While it’s an off year for most state and national races, St. Peter voters have plenty of candidates to sort through, if they’re interested in contributing to the selection of the next mayor and three councilors.
St. Peter city candidates gathered Tuesday, Sept. 14 at the Performing Arts Center in St. Peter High School to introduce themselves and respond to questions about local issues. The topics ranged from support of a citywide fire station project sales tax to efforts in reducing the carbon footprint.
The candidates for mayor include incumbent Chuck Zieman, along with current councilors Shanon Nowell and Ed Johnson.
In St. Peter’s Ward 1, Nowell’s and Johnson’s seats are up for election, and since those two are running for mayor, two new councilors will be elected. The candidates running for the seats are Remo Alexandri, Roger Parras, Darrell Pettis and Ben Ranft. Voters will select two.
In Ward 2, the seat currently occupied by Stephen Grams is up for election, and Grams did not file for re-election, meaning a third new councilor will be elected. The candidates in Ward 2 are Dustin Sharstrom, Jo Ellen Peters and David McGuire.
Each of the candidates at the forum, run and co-sponsored by the St. Peter Area League of Women Voters, along with the St. Peter Area Chamber of Commerce and the St. Peter Herald, were given the opportunity to introduce themselves with opening remarks.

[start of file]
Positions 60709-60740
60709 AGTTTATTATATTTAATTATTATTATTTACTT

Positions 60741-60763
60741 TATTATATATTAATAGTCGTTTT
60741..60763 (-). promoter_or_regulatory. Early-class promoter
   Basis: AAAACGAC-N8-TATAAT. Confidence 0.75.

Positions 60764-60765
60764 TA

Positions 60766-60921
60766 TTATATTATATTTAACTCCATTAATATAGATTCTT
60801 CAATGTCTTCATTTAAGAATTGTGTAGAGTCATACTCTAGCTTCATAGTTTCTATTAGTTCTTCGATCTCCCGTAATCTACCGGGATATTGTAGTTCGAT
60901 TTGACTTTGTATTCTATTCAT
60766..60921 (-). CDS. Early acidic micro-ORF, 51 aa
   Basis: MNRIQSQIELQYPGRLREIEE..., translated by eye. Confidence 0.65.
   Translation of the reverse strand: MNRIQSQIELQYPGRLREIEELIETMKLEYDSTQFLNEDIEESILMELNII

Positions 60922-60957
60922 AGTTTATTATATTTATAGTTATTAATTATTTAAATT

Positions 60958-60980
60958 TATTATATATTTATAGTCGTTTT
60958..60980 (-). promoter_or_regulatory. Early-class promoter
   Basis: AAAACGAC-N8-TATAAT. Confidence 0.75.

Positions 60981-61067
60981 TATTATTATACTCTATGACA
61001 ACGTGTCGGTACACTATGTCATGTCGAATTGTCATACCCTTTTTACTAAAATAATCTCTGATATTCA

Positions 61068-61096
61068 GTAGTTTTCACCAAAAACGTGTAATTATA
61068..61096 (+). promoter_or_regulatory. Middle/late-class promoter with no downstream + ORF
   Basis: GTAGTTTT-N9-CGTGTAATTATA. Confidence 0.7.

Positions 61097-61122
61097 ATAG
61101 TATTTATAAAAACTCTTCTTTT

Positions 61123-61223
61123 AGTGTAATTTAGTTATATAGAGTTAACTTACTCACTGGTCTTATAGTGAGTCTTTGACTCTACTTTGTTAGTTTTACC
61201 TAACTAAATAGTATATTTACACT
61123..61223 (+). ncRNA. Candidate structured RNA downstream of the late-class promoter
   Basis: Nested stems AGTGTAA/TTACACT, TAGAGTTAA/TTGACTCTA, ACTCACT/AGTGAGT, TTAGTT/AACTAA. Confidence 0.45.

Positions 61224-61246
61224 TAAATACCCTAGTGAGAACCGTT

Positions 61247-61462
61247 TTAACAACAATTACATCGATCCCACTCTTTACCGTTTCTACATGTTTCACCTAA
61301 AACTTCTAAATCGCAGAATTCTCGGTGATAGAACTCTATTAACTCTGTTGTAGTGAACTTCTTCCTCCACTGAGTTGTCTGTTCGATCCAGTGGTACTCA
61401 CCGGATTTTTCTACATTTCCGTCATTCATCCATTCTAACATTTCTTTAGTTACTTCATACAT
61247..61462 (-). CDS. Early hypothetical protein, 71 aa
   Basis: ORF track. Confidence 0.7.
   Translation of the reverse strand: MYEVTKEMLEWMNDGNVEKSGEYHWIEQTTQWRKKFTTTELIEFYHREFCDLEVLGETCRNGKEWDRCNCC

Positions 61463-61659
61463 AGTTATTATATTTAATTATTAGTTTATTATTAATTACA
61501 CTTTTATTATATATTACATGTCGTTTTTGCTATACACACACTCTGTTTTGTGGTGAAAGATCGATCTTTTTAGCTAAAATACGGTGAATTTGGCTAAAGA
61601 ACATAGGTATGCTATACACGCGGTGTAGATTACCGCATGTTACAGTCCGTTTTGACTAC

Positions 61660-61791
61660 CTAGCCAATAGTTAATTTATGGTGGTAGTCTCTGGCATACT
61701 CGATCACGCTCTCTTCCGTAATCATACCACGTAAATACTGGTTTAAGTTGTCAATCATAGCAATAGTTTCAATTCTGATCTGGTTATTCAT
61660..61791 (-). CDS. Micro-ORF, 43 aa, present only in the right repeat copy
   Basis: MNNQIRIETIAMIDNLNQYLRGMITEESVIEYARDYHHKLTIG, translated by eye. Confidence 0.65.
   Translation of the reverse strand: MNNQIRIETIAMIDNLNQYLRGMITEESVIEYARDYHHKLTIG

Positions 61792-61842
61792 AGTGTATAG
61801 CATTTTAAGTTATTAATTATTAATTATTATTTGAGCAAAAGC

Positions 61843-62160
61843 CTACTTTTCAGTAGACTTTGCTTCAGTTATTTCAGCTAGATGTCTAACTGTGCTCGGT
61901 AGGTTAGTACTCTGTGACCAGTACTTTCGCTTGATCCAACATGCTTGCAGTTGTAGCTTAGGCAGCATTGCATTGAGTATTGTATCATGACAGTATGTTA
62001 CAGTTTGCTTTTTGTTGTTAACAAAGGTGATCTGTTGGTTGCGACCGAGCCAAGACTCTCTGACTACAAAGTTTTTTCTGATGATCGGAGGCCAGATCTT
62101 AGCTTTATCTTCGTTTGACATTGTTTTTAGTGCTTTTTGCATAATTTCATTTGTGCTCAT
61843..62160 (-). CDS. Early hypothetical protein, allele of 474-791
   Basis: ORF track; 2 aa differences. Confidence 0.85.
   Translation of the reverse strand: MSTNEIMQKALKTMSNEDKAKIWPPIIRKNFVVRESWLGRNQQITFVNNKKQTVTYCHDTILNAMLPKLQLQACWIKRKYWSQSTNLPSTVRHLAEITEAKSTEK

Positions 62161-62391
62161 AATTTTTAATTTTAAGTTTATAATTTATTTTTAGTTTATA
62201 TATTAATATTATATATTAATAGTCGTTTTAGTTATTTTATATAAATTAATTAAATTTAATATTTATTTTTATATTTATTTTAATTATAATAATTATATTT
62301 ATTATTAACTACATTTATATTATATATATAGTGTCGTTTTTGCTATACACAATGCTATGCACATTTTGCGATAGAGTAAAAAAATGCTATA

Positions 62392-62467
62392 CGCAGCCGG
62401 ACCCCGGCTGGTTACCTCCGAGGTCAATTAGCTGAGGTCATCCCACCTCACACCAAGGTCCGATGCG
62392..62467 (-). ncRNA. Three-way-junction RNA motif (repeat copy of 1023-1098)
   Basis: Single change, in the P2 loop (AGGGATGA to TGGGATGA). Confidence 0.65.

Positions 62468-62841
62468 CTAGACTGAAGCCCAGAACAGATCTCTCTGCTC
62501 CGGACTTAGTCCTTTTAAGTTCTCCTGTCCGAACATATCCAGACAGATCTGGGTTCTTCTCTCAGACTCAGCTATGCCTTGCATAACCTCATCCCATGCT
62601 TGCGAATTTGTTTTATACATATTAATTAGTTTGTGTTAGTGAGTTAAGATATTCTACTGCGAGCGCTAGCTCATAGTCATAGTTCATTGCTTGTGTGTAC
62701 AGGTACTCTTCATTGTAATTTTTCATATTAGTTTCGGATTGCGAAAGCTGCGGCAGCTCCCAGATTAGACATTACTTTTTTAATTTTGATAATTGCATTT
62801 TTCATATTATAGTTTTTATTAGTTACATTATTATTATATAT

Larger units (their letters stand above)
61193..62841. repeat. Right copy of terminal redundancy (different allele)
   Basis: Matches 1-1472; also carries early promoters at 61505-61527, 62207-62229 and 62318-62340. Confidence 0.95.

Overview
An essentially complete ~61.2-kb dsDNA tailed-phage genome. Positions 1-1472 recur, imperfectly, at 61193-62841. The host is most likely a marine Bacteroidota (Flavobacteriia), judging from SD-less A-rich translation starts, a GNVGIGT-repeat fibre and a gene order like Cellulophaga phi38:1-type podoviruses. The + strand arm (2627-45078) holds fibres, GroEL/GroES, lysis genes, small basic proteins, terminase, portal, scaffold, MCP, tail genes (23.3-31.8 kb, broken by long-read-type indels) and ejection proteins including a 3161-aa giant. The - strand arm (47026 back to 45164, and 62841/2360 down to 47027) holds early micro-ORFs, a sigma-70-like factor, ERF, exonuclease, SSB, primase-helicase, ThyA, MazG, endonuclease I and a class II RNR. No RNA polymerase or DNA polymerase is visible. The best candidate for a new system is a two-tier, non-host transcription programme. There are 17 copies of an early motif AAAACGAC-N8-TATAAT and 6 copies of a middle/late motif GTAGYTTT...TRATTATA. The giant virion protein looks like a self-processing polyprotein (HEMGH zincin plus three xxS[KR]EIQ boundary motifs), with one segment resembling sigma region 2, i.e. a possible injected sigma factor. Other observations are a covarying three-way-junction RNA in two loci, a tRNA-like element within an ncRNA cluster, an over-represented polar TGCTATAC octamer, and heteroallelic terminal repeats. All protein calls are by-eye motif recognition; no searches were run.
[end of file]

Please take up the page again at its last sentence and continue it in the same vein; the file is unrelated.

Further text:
The mayoral candidates started off. Mayor Zieman noted his experience as a four-year councilor and now six-year mayor, and said his wife is a native of St. Peter, while he has lived here over 45 years. He emphasized his commitment to his public service role.
“I currently have one full-time job outside of the home, and that job is being the mayor of St. Peter,” he said. “I’m here tonight to ask for your continued support.”
Nowell said she has served on the council the last two years and is ready to take the step to mayor. She talked about her professional experience in setting clear priorities and strategies, along with knowing how to effectively communicate across differences.
“I will seek to be a careful and thoughtful steward of tax dollars and be a strong voice for progress on the council,” she said. “I pledge to support affordable housing options, to build on the strength of our vibrant diversity in St. Peter, and to seek a sustainable and green future for all of our residents.”
Johnson pointed to three and a half years on the council, 16 years on the Fire Department and 35 years at the head of Red Men Club. He said he wants to serve the community in a greater role and capacity as mayor.
“… I’ve learned a lot about the inner works of the city,” he said. “I bring a common sense approach to leadership that puts our community first, and I’m willing to listen to all ideas.”
In Ward 1, Parras spoke of his past council experience (five years), and said he’s running again “because I just believe we have to have good stewards of our tax dollars and rates at our city.” Pettis described his background, including 30 years as Le Sueur County administrator and 17 years on the St. Peter Fire Department, and said “I was looking at getting back into government and serving on the other side of the table.”
Ranft said he moved to St. Peter in 2017 for its small town feel and diversity, and said “In my 20 years of business experience, I have never turned down a challenge to create, improve, and cooperate with others to reach the goals at hand, and I will do the same for the residents of St. Peter.” And Alexandri noted his background as an immigrant from the Islamic Republic of Iran, coming to St. Peter in 2013, and said “… this is a fulfillment of my journey as an immigrant. But also I think I have skills I can bring to the table to help our community develop and have an eye for the future.”